Retablo Series. Saint Magdalene
Feast day 22 July
Mary Magdalene at Crucifixion. Wooden sculpture mounted on wood, located at the top of Gospel altar, framed sculpture of the Cross with Mary Magdalene kneeling. The polychrome sculpture depicts the mourning lady in white tunic and black cloak kneeling on the right side of the crucified Christ. Striking is the presence of a skull, typical motif for the lady and to some scholars symbolizes Adam or the humanity. Other motifs associated to her are a box, a jar of ointment or an egg.
She is the patroness of Amadeo (in Cavite Province), then a barrio of Silang until 1872.
Her name, Mary of Magdalene, refers either from her origin, Magdala near the west shores of Galilee or a “Talmudic expression meaning “curling women’s hair,” which the Talmud explains as of an adulteress” (Pope, newadvent.org). Her presence high up in the tableau signifies a place of honor and that repenting sinners are raised and highly valued by God, just as he searched for the only lost sheep of his flock. The skull at the foot of the cross refers either to the myth that Adam was buried in the site, now known as the Calvary, or symbolizes repentance of sin (Unabia 178) and even perhaps foretells the triumph over death by Christ. This motif first appeared in 17th century crucifixes while the crown of thorns was as early as the 13th It was in the 17th century that the crucified Christ in brief loin cloth knotted on the side first appeared (Gatbonton 23). Philippines imagery of crucifixes portrayed the agony of Christ in a more “placid” fashion compared to western renditions.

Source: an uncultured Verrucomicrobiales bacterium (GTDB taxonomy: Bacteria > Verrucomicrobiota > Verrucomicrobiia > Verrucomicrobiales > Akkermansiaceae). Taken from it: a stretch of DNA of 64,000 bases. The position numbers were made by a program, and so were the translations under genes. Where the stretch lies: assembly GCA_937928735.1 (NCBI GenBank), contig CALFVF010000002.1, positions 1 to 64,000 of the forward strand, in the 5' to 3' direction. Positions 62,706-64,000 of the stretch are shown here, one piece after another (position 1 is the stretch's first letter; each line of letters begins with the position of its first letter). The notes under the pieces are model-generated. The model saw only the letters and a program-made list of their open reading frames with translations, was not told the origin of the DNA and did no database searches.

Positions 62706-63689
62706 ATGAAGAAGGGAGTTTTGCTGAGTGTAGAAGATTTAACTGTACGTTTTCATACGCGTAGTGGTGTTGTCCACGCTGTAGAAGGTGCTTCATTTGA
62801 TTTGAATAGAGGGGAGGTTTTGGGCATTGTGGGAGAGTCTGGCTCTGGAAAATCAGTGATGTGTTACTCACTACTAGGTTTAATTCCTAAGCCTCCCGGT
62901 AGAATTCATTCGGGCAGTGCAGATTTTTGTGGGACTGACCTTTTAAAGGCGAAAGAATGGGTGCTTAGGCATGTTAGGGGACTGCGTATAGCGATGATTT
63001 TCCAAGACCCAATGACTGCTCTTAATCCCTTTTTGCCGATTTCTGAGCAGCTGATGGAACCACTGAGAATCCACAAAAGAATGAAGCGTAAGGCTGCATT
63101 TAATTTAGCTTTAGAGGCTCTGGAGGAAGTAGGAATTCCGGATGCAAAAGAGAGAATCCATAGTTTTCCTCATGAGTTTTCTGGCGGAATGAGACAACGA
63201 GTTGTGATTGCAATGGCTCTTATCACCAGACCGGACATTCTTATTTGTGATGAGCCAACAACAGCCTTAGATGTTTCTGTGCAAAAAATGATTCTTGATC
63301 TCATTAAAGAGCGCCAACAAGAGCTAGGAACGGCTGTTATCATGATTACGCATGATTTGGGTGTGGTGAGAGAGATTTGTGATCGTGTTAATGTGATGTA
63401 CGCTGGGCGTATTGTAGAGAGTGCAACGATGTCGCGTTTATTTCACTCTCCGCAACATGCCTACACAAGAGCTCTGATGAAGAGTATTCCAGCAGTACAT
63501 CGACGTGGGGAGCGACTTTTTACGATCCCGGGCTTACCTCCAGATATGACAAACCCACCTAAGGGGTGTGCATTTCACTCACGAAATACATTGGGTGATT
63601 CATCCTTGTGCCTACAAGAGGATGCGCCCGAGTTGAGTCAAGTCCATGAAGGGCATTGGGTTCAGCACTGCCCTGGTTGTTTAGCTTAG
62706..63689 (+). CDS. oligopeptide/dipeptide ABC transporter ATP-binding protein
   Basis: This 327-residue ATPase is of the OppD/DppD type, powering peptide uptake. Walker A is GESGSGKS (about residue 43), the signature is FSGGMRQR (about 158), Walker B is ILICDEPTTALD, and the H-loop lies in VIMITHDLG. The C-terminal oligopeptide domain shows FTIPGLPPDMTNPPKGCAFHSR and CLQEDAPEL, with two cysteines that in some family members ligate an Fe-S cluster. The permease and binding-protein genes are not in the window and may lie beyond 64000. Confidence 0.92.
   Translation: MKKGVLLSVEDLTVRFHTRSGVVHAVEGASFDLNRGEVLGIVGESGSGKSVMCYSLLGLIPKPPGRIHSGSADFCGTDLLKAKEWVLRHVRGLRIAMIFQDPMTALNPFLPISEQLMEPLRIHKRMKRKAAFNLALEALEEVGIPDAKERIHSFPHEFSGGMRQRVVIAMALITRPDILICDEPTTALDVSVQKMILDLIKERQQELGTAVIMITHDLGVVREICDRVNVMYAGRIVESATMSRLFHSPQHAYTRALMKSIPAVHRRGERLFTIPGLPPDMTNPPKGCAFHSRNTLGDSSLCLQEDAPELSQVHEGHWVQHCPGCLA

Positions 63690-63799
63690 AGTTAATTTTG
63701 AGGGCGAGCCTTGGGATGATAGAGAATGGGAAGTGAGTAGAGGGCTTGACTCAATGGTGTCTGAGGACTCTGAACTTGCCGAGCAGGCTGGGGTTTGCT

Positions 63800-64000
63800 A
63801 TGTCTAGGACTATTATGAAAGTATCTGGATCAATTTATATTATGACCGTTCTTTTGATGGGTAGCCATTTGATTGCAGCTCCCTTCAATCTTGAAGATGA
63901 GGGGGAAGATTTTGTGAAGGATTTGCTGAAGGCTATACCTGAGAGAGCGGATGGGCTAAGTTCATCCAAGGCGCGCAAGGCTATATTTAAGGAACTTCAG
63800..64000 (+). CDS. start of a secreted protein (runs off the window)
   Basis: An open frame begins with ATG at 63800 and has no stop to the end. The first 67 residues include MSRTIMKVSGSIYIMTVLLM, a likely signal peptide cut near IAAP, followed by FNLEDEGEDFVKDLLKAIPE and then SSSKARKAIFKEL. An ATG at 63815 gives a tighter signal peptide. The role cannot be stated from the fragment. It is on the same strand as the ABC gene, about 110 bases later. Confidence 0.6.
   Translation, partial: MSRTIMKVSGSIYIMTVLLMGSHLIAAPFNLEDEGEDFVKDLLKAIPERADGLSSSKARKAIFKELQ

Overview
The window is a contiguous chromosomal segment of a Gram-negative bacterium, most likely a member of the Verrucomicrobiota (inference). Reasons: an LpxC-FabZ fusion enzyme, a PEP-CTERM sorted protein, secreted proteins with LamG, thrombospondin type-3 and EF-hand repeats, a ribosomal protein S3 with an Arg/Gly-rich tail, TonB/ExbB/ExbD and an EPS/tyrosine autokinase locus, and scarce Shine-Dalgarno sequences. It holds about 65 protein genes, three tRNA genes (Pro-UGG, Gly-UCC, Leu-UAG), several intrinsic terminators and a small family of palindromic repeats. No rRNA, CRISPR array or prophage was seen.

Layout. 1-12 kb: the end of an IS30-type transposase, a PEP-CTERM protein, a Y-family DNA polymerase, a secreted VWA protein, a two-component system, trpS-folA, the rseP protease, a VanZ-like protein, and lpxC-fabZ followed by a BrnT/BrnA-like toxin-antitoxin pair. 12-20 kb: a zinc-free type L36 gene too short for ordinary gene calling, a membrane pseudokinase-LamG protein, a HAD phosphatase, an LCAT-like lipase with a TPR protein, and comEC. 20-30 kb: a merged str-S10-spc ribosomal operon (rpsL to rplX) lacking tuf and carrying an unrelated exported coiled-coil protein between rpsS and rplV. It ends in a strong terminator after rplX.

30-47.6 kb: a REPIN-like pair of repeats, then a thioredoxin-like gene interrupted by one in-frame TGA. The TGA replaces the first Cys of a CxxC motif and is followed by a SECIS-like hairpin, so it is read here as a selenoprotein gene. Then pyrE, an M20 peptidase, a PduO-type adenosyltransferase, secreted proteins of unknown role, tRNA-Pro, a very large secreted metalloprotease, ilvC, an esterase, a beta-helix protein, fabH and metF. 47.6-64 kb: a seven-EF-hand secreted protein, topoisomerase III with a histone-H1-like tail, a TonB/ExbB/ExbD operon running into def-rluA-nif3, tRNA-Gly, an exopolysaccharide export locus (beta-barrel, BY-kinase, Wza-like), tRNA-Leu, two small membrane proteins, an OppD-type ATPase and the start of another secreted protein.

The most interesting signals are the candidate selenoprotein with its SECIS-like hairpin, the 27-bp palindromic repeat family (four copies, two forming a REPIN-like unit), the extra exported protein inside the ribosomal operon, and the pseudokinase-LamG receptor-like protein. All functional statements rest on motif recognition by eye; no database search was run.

Similar to Mexican carvings, the Philippine artisans portray the passion of Christ in submissive way, “the emotion evoked is one of gentle pathos…with beseeching soulful eyes…” (22). Note this same gaze in the wooden relief at the Epistle altar. This mourning image calls the congregation to repent on their sins by truthfully following Christ and eventually be pardoned and raised on his right side, a place of honor.
Gatbonton, Esperanza B. Philippine Religious Carvings in Ivory. Manila: Intramuros Administration, 1983.
Pope, Hugh. “St. Mary Magdalen.” The Catholic Encyclopedia. Vol. 9. New York: Robert Appleton Company, 1910.
Unabia, Teresita. Silang: Kasaysayan at Pananampalataya. Dasmarinas, Cavite: De La Salle University, Dasmariñas, 2000.